The fact of the matter is, this quote is about rape culture, not ALL SITUATIONS EVERYWHERE. You can’t take it out of that context. And rape, while it can and does happen to men, and that’s a huge fucking problem… Unfortunately, the very vast majority of rapes happen to women, by men who are attacking them. So to say that it’s “sexist” to be leery of men who don’t respect strangers’ boundaries, when 1/6 of women will be raped in their lives, is just bullshit. I don’t really have any other words for it. Sexual harrassment in general is something that men do to women more than any other direction. So I’m sorry, but yeah, I absolutely have the right to be wary of men I don’t know who demand my time (and some men I do know, as well). Doesn’t mean I’m biased against all men, or hate men, or think they’re all rapists, because most of them certainly aren’t. But it does mean a man has to not be a creepy dude and earn my trust, and men need to be aware of that, and they need to learn body language and verbal cues so they can figure out when they’ve over-stepped.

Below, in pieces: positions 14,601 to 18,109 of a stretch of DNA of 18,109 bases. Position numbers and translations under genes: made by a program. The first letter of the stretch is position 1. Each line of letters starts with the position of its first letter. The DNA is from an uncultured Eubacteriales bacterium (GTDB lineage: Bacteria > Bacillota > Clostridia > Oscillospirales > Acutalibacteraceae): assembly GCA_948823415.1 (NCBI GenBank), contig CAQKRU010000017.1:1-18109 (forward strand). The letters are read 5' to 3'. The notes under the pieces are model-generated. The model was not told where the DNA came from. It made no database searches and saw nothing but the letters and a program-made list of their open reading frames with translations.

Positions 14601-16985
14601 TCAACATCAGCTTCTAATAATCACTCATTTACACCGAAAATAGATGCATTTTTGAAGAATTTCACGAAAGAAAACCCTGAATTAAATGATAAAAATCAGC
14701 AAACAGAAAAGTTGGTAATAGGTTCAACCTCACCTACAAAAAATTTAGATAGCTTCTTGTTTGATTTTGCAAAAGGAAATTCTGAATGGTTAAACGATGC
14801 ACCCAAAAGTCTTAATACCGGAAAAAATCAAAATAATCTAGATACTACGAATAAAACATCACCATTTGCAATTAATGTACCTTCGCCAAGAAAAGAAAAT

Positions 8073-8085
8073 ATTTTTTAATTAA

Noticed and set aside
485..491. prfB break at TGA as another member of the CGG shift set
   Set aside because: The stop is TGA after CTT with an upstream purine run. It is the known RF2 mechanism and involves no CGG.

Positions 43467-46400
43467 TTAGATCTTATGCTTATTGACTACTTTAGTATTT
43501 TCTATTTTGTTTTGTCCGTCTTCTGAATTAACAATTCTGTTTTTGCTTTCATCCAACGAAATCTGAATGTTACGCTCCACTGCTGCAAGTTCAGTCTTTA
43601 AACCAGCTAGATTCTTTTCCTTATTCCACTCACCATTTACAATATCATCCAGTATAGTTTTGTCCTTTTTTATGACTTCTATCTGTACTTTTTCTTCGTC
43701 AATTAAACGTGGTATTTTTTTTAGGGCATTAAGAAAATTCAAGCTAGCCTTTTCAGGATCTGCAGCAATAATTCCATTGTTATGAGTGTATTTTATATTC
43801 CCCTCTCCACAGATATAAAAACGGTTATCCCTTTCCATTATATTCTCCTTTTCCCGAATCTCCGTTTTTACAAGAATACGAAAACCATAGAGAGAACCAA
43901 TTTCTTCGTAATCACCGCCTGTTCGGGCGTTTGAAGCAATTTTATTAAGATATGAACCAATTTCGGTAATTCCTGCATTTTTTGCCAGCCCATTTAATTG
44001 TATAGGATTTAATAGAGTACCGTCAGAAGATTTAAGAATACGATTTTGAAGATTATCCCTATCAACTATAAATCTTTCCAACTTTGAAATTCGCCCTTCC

And that’s pretty much what this quote is asking for.
Can people, like, stop comparing women justifiably being wary of men to racial profiling and stuff like islamophobia? It’s not the same freaking thing and it’s ignorant on it’s ass to pretend it is. It’s not a small number of men, it’s actually a large majority of them and we have plenty of narratives throughout our society that sexual harassment of women is acceptable (ex: boys will be boys), along with the reinforcement of sexual entitlement to women by men and women being silenced when they criticize it (ex: be /flattered/ when dudes catcall you ladies).
It’s not about ‘people’ (which is just a way to derail the issue by pretending it doesn’t have a specific trend even though it does) doing it at the same exact rate to each other every day.
I didn't see anything wrong with the commercial, could you tell me why you didn't like it?